Writer, Tokyo governor, and just maybe prime minister
Reviewed By Hitoshi URABE
"Writer, Tokyo governor, and just maybe prime minister"
(by Kwan Weng Kin) Straits Times
The article introduces a sentiment among people longing for Shintaro Ishihara, the Governor of Tokyo, to seek the office of the Prime Minister.
Mr Ishihara is certainly a strong character. Some genuinely adore him, and others simply despise him. Nonetheless, he has been the buzz-name on the street for quite a while, and recently his name seems to appear in the media more frequently than ever.
Those who like him admire his determined posture in presenting himself, as a commentator as well as the Governor of Tokyo, a metropolis with more than 10 million people and GDP comparable to that of U.K. or Italy.
His remarks as a writer and commentator are backed by his determined intent, well thought out, and presented with the talent of a professional writer, which he has been since his school years. His views may be controversial at times, but often the subjects he digs into are concerns shared with ordinary people. His messages are effectively conveyed to the general public making it difficult simply to ignore them.
One of the reasons for Mr Ishihara's popularity at this juncture lies in the deterioration of approval rate for Mr Koizumi, the Prime Minister. Although Mr Koizumi gained his support of the people significantly upon his surprise visit to North Korea in September, his performance, especially in the field of economic recovery, has discouraged many resulting in an ever-declining popularity rate. As people are beginning to find out that the prolonged recession is making the issue more complex, many are beginning to feel a need for a strong leader, a person with charisma, to have anything whatever might be necessary to break out of the malaise.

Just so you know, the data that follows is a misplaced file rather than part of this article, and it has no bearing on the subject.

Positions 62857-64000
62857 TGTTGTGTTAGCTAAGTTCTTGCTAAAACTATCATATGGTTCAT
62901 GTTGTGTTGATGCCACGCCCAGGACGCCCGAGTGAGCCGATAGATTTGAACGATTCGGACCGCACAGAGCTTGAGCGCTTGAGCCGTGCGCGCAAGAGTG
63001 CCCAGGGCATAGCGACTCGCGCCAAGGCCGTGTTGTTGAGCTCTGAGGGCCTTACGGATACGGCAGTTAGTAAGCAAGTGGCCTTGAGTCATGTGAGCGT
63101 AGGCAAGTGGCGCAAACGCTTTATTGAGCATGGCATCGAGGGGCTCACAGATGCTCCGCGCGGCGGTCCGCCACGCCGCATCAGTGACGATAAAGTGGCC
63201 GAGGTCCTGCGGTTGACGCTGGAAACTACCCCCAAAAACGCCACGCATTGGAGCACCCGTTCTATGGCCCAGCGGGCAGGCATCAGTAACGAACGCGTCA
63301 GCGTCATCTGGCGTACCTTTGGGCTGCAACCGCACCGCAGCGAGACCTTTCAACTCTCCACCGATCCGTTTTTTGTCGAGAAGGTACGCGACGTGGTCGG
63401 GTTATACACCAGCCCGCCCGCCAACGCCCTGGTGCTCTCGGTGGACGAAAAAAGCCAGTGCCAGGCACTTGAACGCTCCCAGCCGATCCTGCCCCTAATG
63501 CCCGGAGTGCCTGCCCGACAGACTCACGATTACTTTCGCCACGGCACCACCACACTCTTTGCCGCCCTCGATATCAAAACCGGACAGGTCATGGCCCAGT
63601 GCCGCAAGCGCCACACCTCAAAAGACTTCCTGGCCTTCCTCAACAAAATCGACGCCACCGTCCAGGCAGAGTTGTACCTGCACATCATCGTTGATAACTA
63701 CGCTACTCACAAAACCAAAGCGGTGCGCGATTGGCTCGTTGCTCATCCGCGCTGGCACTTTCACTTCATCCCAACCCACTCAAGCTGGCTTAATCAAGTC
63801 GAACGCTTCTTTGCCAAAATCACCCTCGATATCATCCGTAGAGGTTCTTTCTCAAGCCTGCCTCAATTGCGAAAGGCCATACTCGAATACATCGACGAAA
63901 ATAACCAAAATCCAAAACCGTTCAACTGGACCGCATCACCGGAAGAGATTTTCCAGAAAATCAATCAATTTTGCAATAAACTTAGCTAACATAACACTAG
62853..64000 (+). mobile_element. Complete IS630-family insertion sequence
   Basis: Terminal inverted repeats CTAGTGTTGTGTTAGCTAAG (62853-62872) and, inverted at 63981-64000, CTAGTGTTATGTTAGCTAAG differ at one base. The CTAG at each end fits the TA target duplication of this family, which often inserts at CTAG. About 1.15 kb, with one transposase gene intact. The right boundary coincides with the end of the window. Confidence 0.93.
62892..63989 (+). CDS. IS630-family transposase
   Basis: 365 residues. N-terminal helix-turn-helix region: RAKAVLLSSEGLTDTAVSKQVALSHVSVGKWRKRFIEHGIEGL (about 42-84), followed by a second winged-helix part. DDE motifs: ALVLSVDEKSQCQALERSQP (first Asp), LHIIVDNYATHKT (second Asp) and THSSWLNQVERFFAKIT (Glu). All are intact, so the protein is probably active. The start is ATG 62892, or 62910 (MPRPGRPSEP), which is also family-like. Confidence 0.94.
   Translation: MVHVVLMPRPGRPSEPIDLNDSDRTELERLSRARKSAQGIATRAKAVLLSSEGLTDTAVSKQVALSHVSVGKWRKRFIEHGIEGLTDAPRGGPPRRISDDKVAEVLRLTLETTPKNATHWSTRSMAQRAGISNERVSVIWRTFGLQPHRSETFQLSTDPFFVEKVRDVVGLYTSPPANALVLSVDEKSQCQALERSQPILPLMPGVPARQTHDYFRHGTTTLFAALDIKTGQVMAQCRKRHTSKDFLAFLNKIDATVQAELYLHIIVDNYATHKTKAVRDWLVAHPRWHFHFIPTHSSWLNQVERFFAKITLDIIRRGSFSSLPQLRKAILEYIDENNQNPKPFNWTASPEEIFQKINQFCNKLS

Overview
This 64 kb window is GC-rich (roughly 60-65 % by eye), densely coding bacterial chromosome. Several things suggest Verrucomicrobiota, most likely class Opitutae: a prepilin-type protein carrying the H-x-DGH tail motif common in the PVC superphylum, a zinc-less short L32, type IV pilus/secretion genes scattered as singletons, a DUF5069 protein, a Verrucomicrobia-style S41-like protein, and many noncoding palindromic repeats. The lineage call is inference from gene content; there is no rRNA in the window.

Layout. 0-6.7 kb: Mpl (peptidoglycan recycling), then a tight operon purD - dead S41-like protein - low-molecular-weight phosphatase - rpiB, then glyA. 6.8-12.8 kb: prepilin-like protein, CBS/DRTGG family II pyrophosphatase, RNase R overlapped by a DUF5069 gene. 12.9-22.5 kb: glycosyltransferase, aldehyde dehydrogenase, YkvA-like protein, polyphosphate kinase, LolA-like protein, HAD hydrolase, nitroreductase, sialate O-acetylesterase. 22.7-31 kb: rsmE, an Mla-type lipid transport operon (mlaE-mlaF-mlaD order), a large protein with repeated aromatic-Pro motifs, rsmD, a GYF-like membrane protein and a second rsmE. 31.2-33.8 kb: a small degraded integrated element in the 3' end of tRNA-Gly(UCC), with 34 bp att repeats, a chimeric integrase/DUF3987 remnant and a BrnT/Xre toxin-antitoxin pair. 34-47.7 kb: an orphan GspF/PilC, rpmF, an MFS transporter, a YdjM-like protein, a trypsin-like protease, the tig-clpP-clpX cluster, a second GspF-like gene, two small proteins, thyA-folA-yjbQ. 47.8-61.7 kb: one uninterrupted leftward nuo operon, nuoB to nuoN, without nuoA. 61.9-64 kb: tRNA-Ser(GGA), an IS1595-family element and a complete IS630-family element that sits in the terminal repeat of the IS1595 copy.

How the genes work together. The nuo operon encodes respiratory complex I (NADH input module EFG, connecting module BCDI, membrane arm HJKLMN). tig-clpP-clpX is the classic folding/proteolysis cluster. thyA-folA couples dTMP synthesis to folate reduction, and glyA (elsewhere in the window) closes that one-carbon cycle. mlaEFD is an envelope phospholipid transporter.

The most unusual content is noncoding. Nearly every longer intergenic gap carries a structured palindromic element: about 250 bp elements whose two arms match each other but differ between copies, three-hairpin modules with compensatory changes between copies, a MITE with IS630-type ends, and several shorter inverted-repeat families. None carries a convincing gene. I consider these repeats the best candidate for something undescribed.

The hurdle for Mr Ishihara is not low, though. There are a number of factors that need to be sorted out.
Timing is critical, since the next election for the Governor will be held on April 14. Mr Ishihara will have to make his decision as to whether he will be running well beforehand, where his aiming for re-election would effectively prevent him to challenge for the Prime Ministership.
The Constitution requires the Prime Minster be a member of the diet. The next election, for both upper and lower houses, is scheduled in the summer of 2004, unless the lower house is dissolved by the Prime Minister before the expiration of the tenure. It could be too long a wait until summer of 2004, but a sudden dissolution would not facilitate a careful planning.
The largest obstacle for Mr Ishihara, if he were to challenge, could be for him to find support among the Diet members, as "the Prime Minister shall be designated from among the members of the Diet by a resolution of the Diet." (Article 67 of the Constitution) In the end, it is not the popularity of the people but the support of other Diet members that must be won, where political reasons and tactics are rampant.
It is perhaps not impossible, but undoubtedly a long shot for Mr Ishihara to become the Prime Minister.